I know that I must talk myself down from some irrational positions now and again when I am angry. I have earned enough punches on my frequent visitor card to the county jail to really have lived that truth. My anger-management classes have influenced me to be reasonable about choices when I am angry. I don’t understand how a Democratic candidate dropping out of the Presidential race is reason enough for me to ignore what I know to embrace anger.
What kind of message are we sending our daughters (and our sons for that matter)? That anger will get us somewhere? Where will it get us? Will it get us to the same position as a man? Are we going to throw away centuries of research on anger to justify a hissy fit over my candidate not making it to the final round?
I thought we wanted to teach our children, our spouses, and our friends that vulnerability is OK. That anger is just a sign of fear and in order to calm those fears, we must reflect and break apart that which angers us.
The manipulative media and the hashtag society want us to be angry women—and proud of it. The rhetoric is hard to reconcile with reason.
I don’t want to be angry and I damn well don’t want to be told by male media commentators what I should be feeling. I really don’t like the recommendation by anyone with any authority nor a large following to make anger trendy.
I understand that many feel that it’s not fair that men’s anger is perceived as strength, credibility, and power, while women’s anger is viewed as emotional volatility and a lack of control. I understand that women want political power and want to be seen as equal to men.
Can I be honest with you? I don’t think women are equal to men. I never have. Women are amazingly superior as far as I am concerned, and I really don’t care how that is perceived. I don’t believe men are worthless or by any means insignificant but damn it, I can give birth. My breasts can nourish and sustain life. Not only that, but my breasts are the most amazing tools that I have as a woman. They can literally get me anything I want. That’s a superpower a man will never have. We aren’t equal—not by any means that matters.
Knowing we are not equal and knowing that there is something incredibly unique and wonderfully unfolding about the woman means that I don’t need to be compared with men and their standards of what is and is not considered strength and power. I don’t need my anger to reveal anything about my capability. I don’t want to be like a man. And so, I don’t quite understand why my anger needs to be compared with a man’s anger nor why I need society to accept the anger I wish to embrace that I have been told all my life is a fury unknown to hell.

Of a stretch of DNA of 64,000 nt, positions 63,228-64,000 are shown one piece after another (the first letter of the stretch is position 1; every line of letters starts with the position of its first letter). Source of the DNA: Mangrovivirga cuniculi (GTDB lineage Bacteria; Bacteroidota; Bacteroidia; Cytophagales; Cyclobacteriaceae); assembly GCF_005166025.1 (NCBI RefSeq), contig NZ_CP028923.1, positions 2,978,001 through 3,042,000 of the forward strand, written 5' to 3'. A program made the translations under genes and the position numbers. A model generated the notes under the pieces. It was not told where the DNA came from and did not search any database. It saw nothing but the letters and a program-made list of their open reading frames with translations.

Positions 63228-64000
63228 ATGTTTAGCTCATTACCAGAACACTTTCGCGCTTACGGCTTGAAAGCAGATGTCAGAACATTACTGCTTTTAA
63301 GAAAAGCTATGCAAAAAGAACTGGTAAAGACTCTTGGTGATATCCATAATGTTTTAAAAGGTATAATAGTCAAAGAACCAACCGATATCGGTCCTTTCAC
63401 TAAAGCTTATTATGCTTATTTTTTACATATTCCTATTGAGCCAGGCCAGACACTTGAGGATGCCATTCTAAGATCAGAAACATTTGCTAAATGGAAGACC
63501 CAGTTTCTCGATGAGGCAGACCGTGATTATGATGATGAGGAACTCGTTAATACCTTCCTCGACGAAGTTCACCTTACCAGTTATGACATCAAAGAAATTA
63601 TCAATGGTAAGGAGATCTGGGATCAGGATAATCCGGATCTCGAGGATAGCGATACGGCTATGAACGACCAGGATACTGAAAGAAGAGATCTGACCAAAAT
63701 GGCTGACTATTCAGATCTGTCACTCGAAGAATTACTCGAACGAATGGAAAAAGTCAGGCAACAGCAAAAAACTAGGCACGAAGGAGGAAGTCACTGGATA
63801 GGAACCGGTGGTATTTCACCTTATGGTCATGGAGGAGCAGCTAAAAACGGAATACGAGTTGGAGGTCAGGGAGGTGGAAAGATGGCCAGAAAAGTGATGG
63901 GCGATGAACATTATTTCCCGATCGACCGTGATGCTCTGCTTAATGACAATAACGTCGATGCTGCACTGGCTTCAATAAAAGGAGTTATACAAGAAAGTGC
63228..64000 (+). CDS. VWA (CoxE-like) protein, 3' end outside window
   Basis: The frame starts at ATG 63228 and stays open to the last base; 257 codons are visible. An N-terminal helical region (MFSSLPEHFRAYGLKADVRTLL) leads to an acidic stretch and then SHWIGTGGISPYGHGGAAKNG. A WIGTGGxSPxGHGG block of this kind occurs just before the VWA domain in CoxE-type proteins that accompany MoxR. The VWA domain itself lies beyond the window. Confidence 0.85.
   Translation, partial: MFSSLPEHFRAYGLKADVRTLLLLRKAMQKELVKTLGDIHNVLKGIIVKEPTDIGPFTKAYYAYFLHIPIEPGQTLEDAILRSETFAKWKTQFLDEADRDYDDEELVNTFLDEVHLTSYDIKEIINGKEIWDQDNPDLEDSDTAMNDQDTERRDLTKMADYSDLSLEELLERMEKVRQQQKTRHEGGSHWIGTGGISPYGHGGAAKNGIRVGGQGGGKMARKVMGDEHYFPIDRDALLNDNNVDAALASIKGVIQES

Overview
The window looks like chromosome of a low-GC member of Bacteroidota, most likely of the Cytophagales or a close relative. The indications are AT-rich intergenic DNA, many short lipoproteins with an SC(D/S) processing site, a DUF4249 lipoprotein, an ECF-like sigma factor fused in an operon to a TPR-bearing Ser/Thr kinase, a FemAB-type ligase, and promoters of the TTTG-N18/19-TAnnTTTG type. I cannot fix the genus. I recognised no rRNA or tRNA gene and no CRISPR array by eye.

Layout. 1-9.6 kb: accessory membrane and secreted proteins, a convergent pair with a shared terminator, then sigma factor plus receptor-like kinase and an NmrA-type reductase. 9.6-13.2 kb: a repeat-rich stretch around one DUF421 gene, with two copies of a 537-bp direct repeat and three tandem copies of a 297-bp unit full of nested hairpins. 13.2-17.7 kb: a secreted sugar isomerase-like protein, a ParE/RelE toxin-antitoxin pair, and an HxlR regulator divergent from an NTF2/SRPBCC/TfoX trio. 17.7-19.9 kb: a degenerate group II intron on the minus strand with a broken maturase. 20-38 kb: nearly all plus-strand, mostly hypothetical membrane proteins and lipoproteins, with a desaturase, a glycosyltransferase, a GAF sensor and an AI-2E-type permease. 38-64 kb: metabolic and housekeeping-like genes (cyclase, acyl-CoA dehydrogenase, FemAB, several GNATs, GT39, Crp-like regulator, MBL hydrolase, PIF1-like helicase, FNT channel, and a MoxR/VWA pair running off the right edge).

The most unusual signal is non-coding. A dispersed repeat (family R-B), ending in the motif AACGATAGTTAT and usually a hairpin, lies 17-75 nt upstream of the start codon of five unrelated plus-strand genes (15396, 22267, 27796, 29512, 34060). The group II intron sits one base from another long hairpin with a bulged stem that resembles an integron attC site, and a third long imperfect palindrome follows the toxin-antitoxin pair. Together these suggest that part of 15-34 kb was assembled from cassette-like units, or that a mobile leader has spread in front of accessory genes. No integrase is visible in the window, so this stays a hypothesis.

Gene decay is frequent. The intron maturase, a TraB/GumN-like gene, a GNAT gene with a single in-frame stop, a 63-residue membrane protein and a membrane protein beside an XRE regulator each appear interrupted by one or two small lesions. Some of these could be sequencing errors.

I don’t believe that just because we don’t have a female candidate running for President that somehow, my life is any less valid or worthy than it was three days ago. I really don’t see a glass ceiling keeping me from advancing. Do I know that they are underdeveloped men out there that say some really stupid shit? Of course! There are women out there that echo similar stupid shit. But that doesn’t hold me back.
My anger may hold me back, however. My anger may prevent me from being intentional about my words and actions. My anger may cause me to justify character assaults and physical violence. I worry that there are so many loud voices advocating for women to embrace their anger and use it as a weapon against some imaginary patriarchal glass-ceiling creator that is keeping me from being the best me.
I just don’t think that’s what taking place. I don’t really see any glass ceiling preventing me from doing what I want to do, and I believe it is dangerous to convince women all over the world that there is.
And I am not sure if I like the idea that a normal association of women is to be anger. Is that all we are about? Anger can be turned into arousal for something beautiful and good. So, if we are utilizing the energy that anger produces, I want to hope that women understand to not embrace perpetual anger. Instead, we can embrace the capacity to eroticize anger by transforming it into a fire that warms others not one that burns others.